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Once you guide the brothers to the doctor’s hut they are told of the only way to save their dying father. They must retrieve mystical waters from the Tree of Life. Threatened by the death of their only remaining parent they set out to scale a titanic mountain range in search of the life giving waters. What ensues is a tale that reminds one of the fantasy folktales of youth combined with the striking sting of death and mortality.

Death as a Tool

The world of Brothers is as beautiful as it is dangerous. Throughout the game there are various points where you can sit down and just watch the camera pan over beautiful mountain vistas, a quiet mountain town, or the encroaching silence of night over a wooded valley. You come across numerous instances where the two brothers are prompted to help forlorn people along their travels. In some cases the pair take some time to play by chasing wildlife or pranking the locals. All of these moments remind the player not only of just how young and naive Naia and Naiee are but of the importance of taking a moment to collect one’s self.

Despite all this beauty the motif of death saturates every point in the story as the two sons worry about their dying father. The thought of losing another loved one is enough to drive them to the literal ends of the earth. It’s their motivation to push on despite the peril they are constantly under. There are numerous close calls where either of the brothers almost die but they keep pressing forward. In these situations the player is constantly reminded of mortality and how fragile life can be.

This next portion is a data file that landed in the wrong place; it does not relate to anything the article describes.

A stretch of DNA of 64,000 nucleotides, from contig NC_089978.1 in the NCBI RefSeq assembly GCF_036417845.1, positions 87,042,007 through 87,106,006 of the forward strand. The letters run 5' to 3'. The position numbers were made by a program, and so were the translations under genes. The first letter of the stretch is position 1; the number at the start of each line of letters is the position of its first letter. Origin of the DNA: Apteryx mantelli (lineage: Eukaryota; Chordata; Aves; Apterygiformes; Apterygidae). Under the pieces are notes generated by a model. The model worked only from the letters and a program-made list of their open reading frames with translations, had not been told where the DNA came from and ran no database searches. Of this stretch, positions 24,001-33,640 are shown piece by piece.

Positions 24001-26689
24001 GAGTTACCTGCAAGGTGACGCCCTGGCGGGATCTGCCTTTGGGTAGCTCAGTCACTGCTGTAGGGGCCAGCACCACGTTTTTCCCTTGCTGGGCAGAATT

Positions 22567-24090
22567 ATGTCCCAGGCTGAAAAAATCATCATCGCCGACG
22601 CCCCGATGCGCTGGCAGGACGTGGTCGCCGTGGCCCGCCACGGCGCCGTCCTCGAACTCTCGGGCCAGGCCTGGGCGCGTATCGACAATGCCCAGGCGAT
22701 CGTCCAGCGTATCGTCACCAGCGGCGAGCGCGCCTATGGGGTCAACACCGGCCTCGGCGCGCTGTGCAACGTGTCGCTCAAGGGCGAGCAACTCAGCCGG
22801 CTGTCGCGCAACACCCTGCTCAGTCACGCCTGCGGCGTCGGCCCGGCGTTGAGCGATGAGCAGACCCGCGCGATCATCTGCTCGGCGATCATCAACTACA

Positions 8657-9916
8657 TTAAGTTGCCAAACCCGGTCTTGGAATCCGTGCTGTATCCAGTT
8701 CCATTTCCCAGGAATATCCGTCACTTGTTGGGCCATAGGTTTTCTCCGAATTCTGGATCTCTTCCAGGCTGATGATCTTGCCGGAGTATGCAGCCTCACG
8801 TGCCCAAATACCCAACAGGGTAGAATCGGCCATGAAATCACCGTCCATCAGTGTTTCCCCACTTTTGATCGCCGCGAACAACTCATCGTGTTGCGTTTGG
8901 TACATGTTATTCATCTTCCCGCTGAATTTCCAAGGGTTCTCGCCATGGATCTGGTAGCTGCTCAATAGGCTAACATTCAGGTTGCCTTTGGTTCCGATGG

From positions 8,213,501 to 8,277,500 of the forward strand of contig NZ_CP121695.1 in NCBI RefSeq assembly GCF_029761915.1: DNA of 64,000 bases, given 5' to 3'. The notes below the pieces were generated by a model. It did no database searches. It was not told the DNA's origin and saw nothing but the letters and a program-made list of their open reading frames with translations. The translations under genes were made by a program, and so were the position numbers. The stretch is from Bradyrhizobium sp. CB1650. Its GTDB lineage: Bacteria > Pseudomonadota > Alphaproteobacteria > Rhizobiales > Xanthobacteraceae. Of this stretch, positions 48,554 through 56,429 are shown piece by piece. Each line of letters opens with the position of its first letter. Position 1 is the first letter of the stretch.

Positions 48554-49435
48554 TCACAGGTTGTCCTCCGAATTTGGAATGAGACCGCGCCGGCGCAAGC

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Death even seeps into the landscape and level design as you eventually make your way through a battlefield of giants. *minor spoiler* Their dead bodies block your passage and you must use their scattered weapons to dislodge or dismember their corpses to press onward. *end spoiler* And this is just one moment in the game where death takes on a symbolic guise. The game slowly changes pace starting from a light hearted adventure to eventually confronting you with death as an inevitability in the very landscapes you traverse. Brothers – A Tale of Two Sons wants you to look at death and confront it.

But out of all of this, it’s the tale of little Naiee’s struggle that brings home the true message of Brothers.

We Are Only So Strong